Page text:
Full moon in Aries. Storm clouds moving fast across the sky. The creek roaring. At 8:00 in the morning, it is so dark and wet in the forest, we decide to try for a walk on the paths at the State Park.  We drive through rain and hail so fierce that it is, at times. a white out. Thunder and lightning overhead.  Still we think, somehow, it will change– if we can just get there.

As we walk the path along the river, the wind is so fierce and wild that the dogs take to “low in the grass.” Without a lot of body mass, I am bent over, pushing ahead, trying to keep my balance. Four legs, I think, would definitely be better than two. Once in the trees, it is not quite so bad.  We forge ahead, trying not to be intimidated by the thunder and lightning, the hail and pelting rain.  Finally, it dawns on me that the dogs are not enjoying this, and I am totally drenched.  We run for the car as the weather intensifies around us.

Back at the car, the cell phone is beeping loudly. Warning: “Tornado. Take cover immediately.”  Back on the highway, I am passed by the flashing lights and sirens of emergency vehicles.  I stop at the lumber store for propane and an extra flashlight.  I am greeted with “What are you doing here? A tornado just swept through Manzanita!”  Stunned, I realize we were walking on the edge…about a mile from where the funnel came inland.

Back home, I find out that another even more fierce storm is scheduled to hit the next day.  I live in the middle of a forest. When the wind blows, the trees dance.  I learned in the 2007 hurricane, just how shallow those trees are rooted.  I watched them out my windows, “walking” down the hillside toward me as they simply tipped over in clusters of two or three, like a river of trees.  Miraculously, they missed my house by 150 ft. but  that time of falling and cracking trees stays with me. Since then, I have a fear when the trees dance.

The next day, I gather what I need to be without electricity and running water—candles, propane, pans of water…  Then I sit with my fear. I pray to the force of Wind– Vayu:  “Brother Wind, who dances through the trees, Brother Wind touch us lightly—touch us lightly with your breath…“  By three o’clock it is ominously dark and the trees begin to sway.  “Here it comes,” I think. Gusts, like wind fingers, play in the trees and for several hours they dance, maybe to the tune of 50 mph.  Then it is very still.  Can it possibly be over?

The next day, there is puzzlement about what happened to the storm. Some people are upset with the weather service for scaring the shit out of them. The weather service is upset with the people because they are doing their best to warn them and wind storms are notoriously unpredictable. Others simply say, “We dodged a bullet!” I don’t know what happened either, but I, too, feel like we dodged a bullet– and I am incredibly grateful.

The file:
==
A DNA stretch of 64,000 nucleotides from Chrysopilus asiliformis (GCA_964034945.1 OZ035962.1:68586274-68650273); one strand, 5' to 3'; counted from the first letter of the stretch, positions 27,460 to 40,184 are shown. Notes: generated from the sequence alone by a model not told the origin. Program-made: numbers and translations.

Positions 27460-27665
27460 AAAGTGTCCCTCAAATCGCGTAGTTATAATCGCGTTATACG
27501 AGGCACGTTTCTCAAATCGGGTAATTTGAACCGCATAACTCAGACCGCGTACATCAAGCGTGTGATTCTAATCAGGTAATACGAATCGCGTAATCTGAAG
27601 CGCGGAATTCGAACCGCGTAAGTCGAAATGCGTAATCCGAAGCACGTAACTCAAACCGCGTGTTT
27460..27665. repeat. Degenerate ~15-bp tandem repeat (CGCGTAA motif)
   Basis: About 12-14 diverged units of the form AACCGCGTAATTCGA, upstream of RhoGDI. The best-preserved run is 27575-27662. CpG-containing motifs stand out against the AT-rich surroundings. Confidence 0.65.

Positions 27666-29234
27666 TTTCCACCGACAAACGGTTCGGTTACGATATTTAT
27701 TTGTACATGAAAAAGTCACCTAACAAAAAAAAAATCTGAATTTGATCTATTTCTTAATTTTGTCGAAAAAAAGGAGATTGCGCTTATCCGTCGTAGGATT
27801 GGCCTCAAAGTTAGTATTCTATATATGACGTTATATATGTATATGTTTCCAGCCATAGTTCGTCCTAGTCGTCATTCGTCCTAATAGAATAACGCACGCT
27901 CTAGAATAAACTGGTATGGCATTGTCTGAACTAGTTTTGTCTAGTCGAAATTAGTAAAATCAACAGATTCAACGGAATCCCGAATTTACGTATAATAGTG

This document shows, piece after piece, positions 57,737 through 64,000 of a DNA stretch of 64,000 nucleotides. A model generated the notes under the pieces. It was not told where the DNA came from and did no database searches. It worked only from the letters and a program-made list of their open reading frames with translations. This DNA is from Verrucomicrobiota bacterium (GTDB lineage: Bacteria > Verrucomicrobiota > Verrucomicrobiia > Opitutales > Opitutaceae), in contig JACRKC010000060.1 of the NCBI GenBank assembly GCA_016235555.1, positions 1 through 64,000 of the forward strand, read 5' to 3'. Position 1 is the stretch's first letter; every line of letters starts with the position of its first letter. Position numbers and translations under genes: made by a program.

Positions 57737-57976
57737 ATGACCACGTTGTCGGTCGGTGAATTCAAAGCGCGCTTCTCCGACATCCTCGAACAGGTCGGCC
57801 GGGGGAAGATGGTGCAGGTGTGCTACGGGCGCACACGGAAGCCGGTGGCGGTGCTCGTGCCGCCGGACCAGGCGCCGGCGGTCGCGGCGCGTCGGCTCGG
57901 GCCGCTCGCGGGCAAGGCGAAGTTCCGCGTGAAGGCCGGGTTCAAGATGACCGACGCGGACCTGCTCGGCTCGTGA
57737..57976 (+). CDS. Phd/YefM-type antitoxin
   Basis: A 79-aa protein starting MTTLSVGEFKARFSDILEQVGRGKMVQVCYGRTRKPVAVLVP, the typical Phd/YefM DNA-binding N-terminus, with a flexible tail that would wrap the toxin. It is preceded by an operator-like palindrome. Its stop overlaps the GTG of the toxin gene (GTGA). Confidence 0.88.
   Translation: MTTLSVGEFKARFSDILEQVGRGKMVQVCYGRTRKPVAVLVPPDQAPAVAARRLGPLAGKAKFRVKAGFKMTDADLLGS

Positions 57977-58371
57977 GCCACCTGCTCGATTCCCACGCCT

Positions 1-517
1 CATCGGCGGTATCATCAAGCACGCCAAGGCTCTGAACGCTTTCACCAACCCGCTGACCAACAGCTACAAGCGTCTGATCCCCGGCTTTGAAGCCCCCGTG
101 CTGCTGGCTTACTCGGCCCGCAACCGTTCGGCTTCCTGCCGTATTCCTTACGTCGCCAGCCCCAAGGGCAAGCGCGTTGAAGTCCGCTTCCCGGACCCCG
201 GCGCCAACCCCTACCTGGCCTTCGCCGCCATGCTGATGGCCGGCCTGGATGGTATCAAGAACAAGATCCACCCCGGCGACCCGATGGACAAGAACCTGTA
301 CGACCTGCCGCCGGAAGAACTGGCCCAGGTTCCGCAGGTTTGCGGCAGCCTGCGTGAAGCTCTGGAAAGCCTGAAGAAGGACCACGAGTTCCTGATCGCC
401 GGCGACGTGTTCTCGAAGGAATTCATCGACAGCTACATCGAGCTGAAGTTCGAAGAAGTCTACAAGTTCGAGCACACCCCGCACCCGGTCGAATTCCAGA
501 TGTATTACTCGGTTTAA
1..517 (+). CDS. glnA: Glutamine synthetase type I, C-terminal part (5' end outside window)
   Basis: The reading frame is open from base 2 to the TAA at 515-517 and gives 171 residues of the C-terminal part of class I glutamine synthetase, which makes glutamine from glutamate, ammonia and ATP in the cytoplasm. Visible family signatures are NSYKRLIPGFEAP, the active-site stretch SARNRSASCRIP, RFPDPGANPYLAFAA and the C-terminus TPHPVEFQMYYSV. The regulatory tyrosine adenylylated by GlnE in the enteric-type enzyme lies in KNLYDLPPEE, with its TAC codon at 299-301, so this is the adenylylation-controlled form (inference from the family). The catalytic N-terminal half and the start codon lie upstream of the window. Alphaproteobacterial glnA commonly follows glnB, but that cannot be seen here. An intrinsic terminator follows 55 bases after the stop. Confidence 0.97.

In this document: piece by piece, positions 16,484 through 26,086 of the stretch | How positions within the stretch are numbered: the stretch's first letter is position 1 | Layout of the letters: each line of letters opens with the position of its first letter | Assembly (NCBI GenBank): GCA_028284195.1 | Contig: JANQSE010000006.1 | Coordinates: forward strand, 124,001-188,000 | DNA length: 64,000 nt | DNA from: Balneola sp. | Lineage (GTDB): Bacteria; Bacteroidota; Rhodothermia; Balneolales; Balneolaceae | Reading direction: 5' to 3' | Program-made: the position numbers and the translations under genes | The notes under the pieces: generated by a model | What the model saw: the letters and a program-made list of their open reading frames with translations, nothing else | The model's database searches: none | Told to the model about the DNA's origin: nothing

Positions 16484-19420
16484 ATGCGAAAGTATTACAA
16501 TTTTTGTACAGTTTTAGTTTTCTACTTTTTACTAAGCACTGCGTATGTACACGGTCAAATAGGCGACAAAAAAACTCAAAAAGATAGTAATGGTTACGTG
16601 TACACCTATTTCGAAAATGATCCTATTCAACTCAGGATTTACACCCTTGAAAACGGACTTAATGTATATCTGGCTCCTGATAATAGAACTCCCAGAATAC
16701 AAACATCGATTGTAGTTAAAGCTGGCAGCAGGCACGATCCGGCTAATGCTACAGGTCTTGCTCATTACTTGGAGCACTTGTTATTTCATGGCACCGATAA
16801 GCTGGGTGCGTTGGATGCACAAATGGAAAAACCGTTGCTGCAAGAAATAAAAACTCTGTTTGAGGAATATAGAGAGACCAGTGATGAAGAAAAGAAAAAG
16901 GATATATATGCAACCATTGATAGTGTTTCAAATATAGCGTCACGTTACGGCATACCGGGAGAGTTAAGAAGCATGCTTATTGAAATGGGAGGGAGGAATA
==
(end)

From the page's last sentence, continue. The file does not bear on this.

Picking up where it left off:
There is much damage but no injuries in the small town of Manzanita where the tornado traveled through a strip about a mile long and 700 ft wide, breaking trees, battering buildings. But just across the street or just next door remains untouched.  People are coming together, as small towns do, helping each other–starting emergency funds for those in need and cleanup of the streets and shops.  They say 1/3 of the old growth trees in the town are gone and there are rumors of tree plantings being organized.  Crews of volunteers rescue merchandise from ruined shops. Stores and restaurants that remain intact are serving free coffee and hot food to those without power and to the cleanup crews.   It is beautiful to see the acts of kindness and generosity spring up around darkness and loss.  As one shop keeper puts it: “If something bad is going to happen to you, you’re lucky if it happens in Manzanita.” I like to think the world is as we create it.

Today, we again walk the path at the State Park . Sticks and trees from the river have been tossed around and a section of the path by the river is missing—again.  The big Sand Dune has large bites taken out of its base, but the river is silvery and calm.  Mist floats across the hills in the distance.  A flock of ravens scold the dogs for intruding on their feeding grounds, and fly to the low hanging braches where they hunch and ruffle their feathers, growing menacing and large. “Move on…we are the clean up crew here…” We walk on. Grateful to live in a place where nature is alive;  grateful to have weathered the storm. Grateful to live in a world where people help each other with acts of kindness.

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